Despite Australia's rising unemployment as a result of COVID-19, a significant number of Aussies looked at buying their own business amidst the pandemic uncertainty.
The business-for-sale online marketplace, SEEK Business, reported May as its 'highest month ever' of traffic for 'enquiries to buy businesses'. Figures showed a 50 percent increase in enquiries and a 29 percent increase in site visits, the highest the platform has ever seen. Research into business ownership indicated 41 percent of the population has considered buying a business, and with rising unemployment, candidates were looking at alternative income options.
There was also a rise in employment ads online showing businesses are still hiring. SEEK reported employment ads were steadily on the rise, with an increase of more than 60 percent volume in job ads since April. The data gives some confidence that job ad volumes are in the early stages of recovery.
Kendra Banks, Managing Director, SEEK ANZ, said that "historically, job ad volumes tend to ease off towards the end of the financial year, but are followed by a quick boost in July and August when hirers have reset their budgets".
"With the continued easing of restrictions, the economic measures put in place by the government and the new financial year we hope to see this translate into more jobs advertised in July," Ms Banks said.
SEEK employment data shows a direct correlation between restrictions easing and job ad volume growth with all states showing an increase in job ad activity. Sectors contributing the highest month-on-month job ad growth included Hospitality and Tourism (138%), Trades and Services (36%) and Manufacturing, Transport and Logistics (33%). With all states and territories showing growth up to the beginning of June when the data was captured.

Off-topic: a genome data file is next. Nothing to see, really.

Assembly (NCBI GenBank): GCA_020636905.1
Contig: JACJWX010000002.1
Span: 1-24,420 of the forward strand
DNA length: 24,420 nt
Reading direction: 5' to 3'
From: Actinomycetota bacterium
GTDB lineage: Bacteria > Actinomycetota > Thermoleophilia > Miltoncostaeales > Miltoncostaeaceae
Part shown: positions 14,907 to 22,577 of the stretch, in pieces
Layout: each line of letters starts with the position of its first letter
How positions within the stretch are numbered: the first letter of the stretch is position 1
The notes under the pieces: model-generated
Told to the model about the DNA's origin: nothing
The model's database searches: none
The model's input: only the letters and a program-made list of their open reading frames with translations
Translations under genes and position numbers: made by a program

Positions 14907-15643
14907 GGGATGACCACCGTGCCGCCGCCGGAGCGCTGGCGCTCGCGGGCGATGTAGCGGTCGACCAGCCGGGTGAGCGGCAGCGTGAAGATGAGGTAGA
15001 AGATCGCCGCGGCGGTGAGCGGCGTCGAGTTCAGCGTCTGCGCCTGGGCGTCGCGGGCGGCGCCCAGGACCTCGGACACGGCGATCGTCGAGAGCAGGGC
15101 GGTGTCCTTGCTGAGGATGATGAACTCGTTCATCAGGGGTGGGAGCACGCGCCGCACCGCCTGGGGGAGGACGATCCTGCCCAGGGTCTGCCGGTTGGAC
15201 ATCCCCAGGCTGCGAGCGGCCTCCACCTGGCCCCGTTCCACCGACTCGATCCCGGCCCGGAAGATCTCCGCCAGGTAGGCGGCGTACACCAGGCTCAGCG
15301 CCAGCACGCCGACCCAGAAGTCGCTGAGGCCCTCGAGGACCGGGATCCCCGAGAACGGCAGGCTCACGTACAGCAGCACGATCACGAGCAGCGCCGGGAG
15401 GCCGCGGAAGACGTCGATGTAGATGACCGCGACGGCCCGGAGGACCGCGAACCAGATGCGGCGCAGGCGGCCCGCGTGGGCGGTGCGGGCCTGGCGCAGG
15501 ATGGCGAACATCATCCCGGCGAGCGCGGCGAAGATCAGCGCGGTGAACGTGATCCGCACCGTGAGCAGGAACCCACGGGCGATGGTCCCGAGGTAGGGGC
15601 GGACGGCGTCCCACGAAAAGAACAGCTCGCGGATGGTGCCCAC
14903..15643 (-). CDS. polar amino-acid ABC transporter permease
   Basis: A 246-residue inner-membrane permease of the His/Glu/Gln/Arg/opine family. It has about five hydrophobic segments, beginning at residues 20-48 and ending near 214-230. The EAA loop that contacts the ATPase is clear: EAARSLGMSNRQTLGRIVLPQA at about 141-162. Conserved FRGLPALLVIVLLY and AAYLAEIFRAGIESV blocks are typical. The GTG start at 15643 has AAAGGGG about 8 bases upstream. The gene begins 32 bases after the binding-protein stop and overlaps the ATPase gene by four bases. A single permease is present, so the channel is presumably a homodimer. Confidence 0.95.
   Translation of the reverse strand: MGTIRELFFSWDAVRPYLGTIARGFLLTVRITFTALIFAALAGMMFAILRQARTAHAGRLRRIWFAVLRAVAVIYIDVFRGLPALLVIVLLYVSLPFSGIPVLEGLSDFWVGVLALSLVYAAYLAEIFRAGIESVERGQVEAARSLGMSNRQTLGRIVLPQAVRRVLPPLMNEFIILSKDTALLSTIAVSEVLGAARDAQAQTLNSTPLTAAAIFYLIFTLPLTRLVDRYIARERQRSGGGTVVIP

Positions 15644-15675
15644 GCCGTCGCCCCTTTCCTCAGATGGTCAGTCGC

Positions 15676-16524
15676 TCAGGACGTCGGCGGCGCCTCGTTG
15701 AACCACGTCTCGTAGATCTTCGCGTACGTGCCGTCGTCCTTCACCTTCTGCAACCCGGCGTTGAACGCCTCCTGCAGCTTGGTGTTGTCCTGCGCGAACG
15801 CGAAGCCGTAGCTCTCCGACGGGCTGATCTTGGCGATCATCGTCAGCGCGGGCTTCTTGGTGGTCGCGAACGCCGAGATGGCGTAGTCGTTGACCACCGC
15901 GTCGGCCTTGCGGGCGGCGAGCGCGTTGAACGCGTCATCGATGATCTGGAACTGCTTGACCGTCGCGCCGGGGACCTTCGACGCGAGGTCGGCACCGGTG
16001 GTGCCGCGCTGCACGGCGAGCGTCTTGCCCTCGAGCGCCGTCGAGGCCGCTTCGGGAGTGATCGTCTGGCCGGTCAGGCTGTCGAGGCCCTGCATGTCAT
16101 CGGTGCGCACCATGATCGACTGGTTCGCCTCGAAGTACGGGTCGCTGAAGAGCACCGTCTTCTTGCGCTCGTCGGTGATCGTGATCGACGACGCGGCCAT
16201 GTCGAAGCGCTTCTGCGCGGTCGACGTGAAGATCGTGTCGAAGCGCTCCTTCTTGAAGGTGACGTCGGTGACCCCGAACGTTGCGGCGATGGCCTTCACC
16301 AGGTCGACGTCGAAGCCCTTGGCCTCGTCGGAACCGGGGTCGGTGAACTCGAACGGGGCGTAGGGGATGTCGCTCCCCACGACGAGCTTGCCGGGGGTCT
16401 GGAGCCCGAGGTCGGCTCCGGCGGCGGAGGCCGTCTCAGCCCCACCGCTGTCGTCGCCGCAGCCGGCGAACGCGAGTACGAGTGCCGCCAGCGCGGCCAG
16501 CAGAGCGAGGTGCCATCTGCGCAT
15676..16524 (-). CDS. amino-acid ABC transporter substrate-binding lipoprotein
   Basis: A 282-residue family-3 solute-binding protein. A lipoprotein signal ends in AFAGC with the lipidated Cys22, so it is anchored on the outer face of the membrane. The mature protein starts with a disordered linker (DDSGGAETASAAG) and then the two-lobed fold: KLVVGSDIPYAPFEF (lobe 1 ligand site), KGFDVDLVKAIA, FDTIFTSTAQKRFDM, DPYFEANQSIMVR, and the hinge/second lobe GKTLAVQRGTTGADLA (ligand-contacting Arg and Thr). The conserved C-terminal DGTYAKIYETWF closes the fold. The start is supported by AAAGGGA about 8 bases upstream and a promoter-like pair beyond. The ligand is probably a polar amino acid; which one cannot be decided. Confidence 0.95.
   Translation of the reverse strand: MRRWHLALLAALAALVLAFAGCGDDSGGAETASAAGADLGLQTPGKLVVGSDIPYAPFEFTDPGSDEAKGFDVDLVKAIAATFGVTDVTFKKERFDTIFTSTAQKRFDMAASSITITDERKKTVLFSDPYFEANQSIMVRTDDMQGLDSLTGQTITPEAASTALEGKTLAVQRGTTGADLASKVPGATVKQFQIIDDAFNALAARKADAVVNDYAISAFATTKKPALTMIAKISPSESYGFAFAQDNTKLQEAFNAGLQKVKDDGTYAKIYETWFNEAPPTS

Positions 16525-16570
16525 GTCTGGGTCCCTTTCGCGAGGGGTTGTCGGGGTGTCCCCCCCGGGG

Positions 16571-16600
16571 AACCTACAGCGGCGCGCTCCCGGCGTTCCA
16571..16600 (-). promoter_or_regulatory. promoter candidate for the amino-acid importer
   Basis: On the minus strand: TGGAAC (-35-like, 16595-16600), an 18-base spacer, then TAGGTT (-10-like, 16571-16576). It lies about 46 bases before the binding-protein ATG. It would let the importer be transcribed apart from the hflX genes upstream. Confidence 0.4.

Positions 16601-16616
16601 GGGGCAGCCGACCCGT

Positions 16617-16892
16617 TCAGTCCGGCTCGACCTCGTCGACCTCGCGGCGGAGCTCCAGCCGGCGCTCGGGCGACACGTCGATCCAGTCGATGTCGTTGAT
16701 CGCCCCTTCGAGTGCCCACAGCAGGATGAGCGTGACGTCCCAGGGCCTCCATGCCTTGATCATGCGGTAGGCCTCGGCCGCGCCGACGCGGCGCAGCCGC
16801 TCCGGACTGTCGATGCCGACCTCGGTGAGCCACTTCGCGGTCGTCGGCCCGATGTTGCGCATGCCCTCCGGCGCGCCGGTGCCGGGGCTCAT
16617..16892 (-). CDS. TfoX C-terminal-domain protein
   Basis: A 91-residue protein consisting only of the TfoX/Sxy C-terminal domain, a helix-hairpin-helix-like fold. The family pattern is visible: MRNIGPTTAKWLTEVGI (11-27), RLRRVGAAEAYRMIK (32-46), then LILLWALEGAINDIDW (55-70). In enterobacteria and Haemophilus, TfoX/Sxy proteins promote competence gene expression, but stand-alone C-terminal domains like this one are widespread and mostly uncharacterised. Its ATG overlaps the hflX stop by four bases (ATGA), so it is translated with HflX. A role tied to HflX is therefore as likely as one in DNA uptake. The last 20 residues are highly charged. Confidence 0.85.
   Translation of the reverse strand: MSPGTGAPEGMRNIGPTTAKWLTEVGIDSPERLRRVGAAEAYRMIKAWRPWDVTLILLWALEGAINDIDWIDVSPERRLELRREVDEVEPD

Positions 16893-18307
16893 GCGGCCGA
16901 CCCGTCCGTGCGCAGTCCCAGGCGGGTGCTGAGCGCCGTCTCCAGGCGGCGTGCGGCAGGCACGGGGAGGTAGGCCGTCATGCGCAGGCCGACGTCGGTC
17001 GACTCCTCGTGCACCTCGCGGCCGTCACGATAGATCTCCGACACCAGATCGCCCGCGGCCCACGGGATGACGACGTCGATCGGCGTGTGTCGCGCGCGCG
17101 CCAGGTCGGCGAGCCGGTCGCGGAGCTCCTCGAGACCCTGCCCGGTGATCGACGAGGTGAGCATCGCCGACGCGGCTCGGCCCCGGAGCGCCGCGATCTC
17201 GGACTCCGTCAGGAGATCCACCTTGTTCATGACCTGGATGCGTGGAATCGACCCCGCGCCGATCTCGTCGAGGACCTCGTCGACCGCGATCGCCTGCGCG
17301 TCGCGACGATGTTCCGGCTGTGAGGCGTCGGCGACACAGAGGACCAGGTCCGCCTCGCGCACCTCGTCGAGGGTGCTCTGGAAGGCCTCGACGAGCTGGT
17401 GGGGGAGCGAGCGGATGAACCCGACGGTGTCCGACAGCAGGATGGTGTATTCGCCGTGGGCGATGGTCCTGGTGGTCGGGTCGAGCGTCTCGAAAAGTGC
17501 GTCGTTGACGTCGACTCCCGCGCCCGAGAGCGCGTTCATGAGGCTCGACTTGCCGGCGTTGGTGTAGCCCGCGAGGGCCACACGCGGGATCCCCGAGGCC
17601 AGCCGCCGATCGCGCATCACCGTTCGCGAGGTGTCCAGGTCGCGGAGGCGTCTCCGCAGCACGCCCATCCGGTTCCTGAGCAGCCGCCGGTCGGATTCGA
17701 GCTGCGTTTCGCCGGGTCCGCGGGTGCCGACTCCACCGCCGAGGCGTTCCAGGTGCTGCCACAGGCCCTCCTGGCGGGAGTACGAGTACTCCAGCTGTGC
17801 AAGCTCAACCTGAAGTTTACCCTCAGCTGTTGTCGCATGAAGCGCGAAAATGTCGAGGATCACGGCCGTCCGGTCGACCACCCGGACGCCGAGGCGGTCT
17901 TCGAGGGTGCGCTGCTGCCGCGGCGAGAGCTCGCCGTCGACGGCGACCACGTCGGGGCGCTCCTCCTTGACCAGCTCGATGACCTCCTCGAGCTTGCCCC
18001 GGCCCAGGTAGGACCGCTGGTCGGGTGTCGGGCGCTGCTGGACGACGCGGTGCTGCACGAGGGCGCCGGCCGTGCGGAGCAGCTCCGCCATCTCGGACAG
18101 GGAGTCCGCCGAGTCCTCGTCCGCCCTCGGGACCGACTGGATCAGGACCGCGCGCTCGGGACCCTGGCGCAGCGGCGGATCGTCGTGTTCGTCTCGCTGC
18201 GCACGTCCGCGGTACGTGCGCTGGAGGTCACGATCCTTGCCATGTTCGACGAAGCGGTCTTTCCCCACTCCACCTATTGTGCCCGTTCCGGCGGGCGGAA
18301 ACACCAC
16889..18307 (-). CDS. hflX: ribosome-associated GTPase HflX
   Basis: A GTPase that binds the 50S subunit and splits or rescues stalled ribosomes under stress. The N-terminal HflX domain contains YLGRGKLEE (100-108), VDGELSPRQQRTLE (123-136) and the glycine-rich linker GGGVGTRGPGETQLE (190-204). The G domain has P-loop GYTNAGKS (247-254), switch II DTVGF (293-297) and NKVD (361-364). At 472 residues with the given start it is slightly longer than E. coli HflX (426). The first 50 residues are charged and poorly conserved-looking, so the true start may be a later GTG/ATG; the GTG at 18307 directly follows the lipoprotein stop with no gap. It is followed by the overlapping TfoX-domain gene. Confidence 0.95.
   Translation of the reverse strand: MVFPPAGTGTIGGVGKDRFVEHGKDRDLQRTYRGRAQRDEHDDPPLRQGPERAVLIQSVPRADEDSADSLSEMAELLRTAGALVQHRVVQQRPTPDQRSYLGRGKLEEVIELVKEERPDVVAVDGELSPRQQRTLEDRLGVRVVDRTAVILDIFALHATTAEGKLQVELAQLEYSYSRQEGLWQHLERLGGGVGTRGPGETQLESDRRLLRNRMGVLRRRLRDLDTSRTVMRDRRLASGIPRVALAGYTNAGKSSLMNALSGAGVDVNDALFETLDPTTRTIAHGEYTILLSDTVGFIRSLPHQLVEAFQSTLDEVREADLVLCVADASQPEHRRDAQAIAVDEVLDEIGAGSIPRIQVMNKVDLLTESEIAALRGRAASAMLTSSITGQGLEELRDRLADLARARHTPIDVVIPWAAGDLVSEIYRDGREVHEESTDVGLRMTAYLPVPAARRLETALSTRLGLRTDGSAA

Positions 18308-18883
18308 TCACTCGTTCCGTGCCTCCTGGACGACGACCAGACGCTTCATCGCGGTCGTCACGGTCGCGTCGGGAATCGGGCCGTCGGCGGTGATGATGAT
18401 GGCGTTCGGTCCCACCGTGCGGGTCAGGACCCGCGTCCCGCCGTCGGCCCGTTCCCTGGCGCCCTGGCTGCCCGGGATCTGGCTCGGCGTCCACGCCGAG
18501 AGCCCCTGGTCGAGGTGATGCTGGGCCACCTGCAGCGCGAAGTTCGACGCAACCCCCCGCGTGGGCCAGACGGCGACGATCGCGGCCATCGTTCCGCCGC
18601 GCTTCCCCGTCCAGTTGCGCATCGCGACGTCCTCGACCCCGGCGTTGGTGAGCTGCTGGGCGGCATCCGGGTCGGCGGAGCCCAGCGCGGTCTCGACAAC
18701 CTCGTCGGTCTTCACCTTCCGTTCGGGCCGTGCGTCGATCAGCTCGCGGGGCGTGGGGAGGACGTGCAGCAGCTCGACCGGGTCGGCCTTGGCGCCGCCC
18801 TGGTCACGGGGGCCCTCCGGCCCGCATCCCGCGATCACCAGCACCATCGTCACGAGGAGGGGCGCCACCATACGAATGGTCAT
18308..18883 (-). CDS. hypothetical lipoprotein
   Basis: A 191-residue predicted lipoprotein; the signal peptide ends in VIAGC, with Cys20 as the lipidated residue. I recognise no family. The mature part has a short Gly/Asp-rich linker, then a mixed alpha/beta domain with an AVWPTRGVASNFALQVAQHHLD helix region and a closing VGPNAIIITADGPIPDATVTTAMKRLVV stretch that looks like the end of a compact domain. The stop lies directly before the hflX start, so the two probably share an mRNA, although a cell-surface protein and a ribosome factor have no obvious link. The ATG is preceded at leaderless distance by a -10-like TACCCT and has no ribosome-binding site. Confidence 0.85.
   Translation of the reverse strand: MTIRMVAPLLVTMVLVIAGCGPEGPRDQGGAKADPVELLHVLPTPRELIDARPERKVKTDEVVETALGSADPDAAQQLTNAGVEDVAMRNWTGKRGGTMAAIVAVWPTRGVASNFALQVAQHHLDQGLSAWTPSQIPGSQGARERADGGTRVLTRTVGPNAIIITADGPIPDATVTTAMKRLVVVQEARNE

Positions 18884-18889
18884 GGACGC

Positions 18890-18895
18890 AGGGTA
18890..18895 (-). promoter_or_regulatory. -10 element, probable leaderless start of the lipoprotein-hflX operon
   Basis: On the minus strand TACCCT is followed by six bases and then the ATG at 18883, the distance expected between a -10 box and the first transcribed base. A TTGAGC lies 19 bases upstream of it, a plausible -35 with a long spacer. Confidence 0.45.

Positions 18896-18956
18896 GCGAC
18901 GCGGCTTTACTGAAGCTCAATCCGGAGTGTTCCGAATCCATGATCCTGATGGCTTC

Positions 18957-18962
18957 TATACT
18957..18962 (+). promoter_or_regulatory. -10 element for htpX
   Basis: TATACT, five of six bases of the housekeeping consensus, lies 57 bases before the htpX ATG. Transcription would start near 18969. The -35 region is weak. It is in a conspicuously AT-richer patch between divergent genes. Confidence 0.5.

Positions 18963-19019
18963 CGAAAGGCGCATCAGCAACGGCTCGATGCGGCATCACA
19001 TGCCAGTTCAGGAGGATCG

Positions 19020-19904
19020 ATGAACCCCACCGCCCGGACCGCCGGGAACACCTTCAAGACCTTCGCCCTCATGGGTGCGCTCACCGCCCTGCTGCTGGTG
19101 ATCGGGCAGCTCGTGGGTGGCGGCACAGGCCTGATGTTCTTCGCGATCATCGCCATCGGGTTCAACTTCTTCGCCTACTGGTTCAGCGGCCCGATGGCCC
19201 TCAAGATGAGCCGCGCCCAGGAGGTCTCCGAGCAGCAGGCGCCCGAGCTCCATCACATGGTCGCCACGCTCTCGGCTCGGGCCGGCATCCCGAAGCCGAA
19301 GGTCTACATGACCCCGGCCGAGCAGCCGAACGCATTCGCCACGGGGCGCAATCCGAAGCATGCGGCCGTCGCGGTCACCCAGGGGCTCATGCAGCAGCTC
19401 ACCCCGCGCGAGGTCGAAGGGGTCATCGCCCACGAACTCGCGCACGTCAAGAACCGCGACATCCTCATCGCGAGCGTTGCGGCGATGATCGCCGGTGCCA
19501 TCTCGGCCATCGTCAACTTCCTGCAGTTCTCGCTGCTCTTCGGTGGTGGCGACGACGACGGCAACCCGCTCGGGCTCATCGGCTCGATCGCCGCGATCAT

But Prime Minister Scott Morrision has raised concerns that some unemployed my not be actively seeking work while the JobSeeker payment is supplemented to double what it would be outside of the pendamic.
"We can't allow the JobSeeker payment to become an impediment to people [getting] out and going doing work, getting extra shifts," Mr Morrison said in an interview with 2GB radio host with Ray Hadley.
"And we are getting a lot of anecdotal feedback from small businesses, even large businesses, where some of them are finding it hard to get people to come and take the shifts because they're on these higher levels of payment."
In a survey carried out by SEEK, Australians shared their feelings towards work and career in 2020 so far. When asked to answer the question "Generally, how does your working life make you feel?" - evidence showed an over all increase in optimism around the current times.
The survey, released in June, showed an increase in those feeling 'confident', 'energised' and 'inspired'. On the flipside, while 'uncertainty' is falling, 'boredom' has risen slightly, a potential reflection of the challenges navigating lock-down conditions.
"We are encouraged to see industries which were hardest hit by the coronavirus pandemic rebounding at a good pace. Hospitality and Tourism is up 138% month-on-month," Kendra Banks, Managing Director, SEEK ANZ commented.
"Trades and Services also made a strong contribution to job ad volumes, up 36 per cent month-on-month in May. After being closed for several months, nail salons, hairdressers and other personal maintenance services are expected to see an increase in consumer demand, which could be why the top jobs for Trades and Services included hair and beauty services."
"Of all of the sectors, Professional Services has been slower to bounce back, which could be a result of a range of factors including reduced activity and people continuing to work from home. This was reflected in job ad volumes, where we saw key sectors such as Information, Communication and Technology increase only marginally, by 1 per cent, while Insurance and Superannuation was down by 2 per cent month-on-month in May 2020," Ms Banks said.
Job ad volumes in each state
- South Australia up by 52.4%
- Tasmania up by 51.3%
- Queensland up by 48.4%
- Victoria up by 48.1% (based on date previous to the recent outbreak)
- Western Australia up by 39.1%
- Northern Territory up by 38.9%
- New South Wales up by 31.1%
- Australian Capital Territory up by 21.0%